How to Prevent Carpal Tunnel Syndrome

As more of us work from home, we are at a higher risk of developing overuse injuries including carpal tunnel syndrome. This is a common condition that is associated with pain, numbness, and tingling in the wrist and hand. This occurs when the median nerve, one of the major nerves that travels through the forearm and hand, becomes compressed as it travels through the carpal tunnel in the wrist. Common causes of this compression and irritation to the nerve include repetitive hand and finger use when typing and writing as well as poor wrist and hand positioning while performing these activities. Here are some suggestions to help prevent and treat this condition:

  1. Take breaks – If you find yourself doing a lot of typing throughout the day, make sure that you are taking a 10 minute break from typing every hour at the minimum.
  2. Keep your wrists neutral – Avoid excessive bending of the wrists in either direction to avoid increased compression on the nerve. As you type, try to keep your wrists in a neutral or slightly extended position
  3. Focus on posture – The positioning of the rest of your body, including your head, neck, and shoulders can contribute to symptoms all the way into the hands. As you sit at your desk, make sure that you maintain good posture by keeping your head upright, shoulders back, and avoiding a slouched posture.
  4. Stretch – Tightness in the muscles of the wrist and forearm can contribute to your symptoms. As you are taking a break every hour, stretch the muscles by pulling your hand and fingers back towards you and holding for 30 seconds at a time, as seen in the picture below.


Assistive Devices: One size does NOT fit all

Walkers, crutches and canes – oh my! Assistive devices are great tools to help those who need them increase both functional ability and safety. When someone is in need of a particular assistive device it is important to not only choose the right device for their needs, but to also make sure that it is adjusted appropriately in order to provide them with optimal function and safety. Often, people are either given or go out and buy an assistive device without any guidance on how to size it correctly. Using a device that isn’t appropriately fitted can cause safety hazards but also can put strain on other parts of your body. Below you will find general guidelines to adjusting common assistive devices.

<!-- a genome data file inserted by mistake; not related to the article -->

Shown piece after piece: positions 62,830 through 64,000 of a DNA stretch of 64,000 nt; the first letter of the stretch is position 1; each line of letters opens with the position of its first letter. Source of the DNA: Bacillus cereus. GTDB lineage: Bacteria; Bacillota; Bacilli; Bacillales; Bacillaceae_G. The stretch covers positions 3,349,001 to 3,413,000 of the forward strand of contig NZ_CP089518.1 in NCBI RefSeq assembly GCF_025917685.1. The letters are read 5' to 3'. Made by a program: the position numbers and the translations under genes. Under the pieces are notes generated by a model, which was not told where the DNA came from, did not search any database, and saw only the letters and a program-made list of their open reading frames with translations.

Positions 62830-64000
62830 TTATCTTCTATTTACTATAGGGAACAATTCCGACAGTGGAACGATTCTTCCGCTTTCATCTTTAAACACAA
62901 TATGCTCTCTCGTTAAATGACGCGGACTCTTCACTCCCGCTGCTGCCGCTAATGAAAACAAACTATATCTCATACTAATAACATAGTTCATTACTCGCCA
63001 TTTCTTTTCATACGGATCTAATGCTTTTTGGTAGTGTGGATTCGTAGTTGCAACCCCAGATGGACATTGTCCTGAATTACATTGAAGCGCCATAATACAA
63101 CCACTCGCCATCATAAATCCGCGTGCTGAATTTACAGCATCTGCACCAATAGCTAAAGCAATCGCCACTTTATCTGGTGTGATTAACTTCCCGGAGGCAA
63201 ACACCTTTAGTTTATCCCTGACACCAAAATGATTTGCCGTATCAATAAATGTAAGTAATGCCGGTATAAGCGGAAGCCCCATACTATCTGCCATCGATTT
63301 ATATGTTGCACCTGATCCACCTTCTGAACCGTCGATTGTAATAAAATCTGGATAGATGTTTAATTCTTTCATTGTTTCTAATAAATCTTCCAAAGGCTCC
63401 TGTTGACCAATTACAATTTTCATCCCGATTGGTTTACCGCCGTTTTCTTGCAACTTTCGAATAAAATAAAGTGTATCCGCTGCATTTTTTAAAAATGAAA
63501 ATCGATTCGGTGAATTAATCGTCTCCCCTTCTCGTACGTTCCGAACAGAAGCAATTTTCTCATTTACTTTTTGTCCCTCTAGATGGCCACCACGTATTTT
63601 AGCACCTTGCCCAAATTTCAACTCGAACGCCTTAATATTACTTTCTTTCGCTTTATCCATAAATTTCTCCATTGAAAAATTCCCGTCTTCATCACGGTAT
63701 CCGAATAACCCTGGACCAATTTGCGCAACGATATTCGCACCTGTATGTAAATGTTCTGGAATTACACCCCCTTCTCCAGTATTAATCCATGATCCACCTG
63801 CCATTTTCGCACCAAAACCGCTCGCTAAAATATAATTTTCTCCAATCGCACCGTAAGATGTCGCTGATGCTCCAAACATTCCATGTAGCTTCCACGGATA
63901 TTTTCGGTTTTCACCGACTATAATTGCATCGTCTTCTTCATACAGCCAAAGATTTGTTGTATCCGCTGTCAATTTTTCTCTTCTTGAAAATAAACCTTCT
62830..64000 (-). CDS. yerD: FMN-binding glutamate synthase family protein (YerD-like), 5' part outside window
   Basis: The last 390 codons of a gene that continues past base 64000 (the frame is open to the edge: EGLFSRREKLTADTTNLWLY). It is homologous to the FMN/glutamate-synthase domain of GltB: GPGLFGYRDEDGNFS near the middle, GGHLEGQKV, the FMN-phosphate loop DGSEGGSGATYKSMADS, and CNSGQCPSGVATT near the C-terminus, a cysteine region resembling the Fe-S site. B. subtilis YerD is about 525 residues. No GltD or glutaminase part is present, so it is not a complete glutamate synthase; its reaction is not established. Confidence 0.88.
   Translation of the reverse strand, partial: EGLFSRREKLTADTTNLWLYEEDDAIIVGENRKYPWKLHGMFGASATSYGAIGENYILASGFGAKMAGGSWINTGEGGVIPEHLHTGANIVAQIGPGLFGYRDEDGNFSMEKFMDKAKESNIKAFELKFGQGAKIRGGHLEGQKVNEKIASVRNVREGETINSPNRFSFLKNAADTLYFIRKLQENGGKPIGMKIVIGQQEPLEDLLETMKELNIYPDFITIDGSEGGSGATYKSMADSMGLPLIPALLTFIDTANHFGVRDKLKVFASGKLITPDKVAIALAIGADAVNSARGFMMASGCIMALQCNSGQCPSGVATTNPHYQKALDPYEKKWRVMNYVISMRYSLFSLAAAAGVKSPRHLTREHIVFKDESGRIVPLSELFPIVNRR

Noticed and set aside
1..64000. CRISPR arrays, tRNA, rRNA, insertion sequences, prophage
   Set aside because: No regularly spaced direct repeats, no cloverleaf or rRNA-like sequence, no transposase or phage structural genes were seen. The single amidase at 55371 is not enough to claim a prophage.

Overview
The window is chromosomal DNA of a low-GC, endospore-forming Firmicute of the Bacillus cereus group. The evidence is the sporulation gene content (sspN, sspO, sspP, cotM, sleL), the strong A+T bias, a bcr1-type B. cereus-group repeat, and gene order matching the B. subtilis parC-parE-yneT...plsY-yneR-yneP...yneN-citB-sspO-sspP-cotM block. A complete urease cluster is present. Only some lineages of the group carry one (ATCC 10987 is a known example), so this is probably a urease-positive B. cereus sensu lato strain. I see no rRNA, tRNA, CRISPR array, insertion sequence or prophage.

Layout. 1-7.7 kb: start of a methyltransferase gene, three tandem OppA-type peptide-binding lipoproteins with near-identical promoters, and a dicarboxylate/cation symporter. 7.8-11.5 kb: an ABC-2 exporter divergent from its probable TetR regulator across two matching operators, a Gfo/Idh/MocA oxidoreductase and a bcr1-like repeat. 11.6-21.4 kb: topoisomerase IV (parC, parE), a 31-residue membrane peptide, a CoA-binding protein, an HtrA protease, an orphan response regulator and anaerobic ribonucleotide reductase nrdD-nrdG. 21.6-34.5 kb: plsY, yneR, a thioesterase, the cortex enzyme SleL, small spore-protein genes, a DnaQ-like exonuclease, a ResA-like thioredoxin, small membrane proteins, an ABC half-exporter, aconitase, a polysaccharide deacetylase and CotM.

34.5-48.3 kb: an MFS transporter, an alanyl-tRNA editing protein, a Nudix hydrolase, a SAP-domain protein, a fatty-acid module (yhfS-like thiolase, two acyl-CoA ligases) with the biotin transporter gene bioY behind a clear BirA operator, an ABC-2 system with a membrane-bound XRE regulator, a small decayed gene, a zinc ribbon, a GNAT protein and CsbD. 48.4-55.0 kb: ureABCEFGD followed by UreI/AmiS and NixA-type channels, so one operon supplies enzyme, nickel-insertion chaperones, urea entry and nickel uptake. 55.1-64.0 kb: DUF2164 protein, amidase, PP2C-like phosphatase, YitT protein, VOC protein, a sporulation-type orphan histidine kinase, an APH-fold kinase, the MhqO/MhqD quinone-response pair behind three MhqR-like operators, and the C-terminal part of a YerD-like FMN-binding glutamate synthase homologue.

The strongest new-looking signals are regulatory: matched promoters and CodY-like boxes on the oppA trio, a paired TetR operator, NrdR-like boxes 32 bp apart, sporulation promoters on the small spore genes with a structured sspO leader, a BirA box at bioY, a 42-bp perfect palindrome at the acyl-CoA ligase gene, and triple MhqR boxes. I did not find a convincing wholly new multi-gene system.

– Use the buttons on the legs of the walker to make them shorter and longer.
– Make sure each leg leg of the walker is set to the same level.
– The handgrip of the walker should be at the level of the crease of your wrist with your arms down at your sides.
– If the walker is too high it will cause increased bending of the elbows and cause increased strain on the shoulders.
– If the walker is too low it will cause the person using it to slump forward, causing strain to the back.

– Similar to walkers, the height of a cane should be set to where the handle of the cane is at the level of the crease of your   wrist with your arms down at your sides.
– The potential consequences of setting a cane too high or too low are the same as with walkers with the addition of possible leaning of the trunk which can cause a higher risk for falls.

– When sizing crutches, the bottom tips should be a few inches in front and to the side of your feet.